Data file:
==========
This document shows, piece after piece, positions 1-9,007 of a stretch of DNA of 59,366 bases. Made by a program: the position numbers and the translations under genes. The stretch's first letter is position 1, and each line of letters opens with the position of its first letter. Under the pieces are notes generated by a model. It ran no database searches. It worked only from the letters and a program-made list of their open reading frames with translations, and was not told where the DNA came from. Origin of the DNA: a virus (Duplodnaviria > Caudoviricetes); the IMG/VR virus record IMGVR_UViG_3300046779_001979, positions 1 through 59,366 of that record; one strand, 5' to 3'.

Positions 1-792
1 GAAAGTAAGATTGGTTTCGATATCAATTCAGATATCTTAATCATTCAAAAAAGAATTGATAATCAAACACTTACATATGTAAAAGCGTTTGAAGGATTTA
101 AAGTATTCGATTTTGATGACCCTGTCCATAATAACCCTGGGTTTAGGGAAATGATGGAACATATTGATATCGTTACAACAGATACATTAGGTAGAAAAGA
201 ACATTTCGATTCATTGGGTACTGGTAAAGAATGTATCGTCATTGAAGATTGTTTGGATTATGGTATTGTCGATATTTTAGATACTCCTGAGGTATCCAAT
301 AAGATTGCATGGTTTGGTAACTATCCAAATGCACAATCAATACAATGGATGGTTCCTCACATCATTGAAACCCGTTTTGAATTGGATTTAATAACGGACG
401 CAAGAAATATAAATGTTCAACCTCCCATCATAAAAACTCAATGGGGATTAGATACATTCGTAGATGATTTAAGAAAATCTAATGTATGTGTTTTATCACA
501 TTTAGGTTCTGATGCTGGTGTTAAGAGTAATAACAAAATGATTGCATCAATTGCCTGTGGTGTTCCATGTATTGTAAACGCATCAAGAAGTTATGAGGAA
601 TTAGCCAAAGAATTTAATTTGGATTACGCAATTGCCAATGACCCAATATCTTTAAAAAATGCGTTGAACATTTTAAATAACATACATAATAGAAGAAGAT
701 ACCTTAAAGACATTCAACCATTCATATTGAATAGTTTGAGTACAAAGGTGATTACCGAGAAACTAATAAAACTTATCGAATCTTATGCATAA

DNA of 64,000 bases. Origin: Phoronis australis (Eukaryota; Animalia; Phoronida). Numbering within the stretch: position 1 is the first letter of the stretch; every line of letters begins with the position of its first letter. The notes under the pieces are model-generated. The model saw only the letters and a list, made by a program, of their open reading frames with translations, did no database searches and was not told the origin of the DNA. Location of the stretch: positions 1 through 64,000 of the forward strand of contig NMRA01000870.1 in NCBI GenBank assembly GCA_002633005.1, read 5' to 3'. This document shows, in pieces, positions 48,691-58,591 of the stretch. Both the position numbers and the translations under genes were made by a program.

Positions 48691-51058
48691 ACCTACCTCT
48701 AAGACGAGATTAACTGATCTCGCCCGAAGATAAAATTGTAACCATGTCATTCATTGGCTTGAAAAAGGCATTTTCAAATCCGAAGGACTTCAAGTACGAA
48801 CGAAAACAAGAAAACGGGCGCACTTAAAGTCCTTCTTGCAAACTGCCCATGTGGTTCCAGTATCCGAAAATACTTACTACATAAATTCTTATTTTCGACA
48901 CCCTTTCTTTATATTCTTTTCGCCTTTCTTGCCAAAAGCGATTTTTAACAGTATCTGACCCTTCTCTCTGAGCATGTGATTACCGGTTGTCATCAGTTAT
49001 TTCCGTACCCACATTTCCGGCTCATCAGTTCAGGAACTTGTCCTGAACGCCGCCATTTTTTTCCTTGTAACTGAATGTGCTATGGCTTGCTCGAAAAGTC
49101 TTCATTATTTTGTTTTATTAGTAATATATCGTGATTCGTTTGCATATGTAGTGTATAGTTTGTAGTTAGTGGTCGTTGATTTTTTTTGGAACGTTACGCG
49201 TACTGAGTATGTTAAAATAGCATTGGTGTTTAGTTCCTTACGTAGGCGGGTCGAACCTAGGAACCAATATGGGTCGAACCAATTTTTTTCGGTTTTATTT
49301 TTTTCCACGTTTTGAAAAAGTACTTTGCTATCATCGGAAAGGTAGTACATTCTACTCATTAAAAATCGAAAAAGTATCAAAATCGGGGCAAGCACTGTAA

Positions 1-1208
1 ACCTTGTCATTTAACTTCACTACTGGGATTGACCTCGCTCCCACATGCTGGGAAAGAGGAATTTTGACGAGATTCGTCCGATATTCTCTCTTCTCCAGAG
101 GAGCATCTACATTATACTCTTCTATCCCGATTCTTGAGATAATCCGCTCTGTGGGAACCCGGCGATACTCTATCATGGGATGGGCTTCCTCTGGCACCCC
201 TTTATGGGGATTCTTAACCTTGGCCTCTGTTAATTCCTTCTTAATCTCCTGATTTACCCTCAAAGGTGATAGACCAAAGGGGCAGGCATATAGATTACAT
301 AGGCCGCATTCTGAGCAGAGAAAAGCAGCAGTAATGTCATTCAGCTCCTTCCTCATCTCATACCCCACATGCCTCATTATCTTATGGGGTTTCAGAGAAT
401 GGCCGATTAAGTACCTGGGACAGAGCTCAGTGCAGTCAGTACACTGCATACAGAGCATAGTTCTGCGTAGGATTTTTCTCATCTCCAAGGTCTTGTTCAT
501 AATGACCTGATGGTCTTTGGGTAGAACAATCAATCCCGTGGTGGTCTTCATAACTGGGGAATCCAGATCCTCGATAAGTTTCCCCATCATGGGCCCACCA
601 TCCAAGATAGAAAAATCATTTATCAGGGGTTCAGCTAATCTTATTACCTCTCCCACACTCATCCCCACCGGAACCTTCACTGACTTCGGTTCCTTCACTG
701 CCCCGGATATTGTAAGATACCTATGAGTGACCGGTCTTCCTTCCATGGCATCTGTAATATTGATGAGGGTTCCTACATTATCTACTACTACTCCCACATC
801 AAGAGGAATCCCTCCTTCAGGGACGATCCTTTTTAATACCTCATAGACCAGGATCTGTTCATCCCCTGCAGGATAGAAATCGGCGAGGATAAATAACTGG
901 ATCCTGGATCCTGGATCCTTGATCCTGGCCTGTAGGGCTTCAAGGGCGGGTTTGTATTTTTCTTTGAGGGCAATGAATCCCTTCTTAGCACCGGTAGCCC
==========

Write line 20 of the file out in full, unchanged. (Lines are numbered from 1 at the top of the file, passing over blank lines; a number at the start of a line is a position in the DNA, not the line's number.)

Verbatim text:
49301 TTTTCCACGTTTTGAAAAAGTACTTTGCTATCATCGGAAAGGTAGTACATTCTACTCATTAAAAATCGAAAAAGTATCAAAATCGGGGCAAGCACTGTAA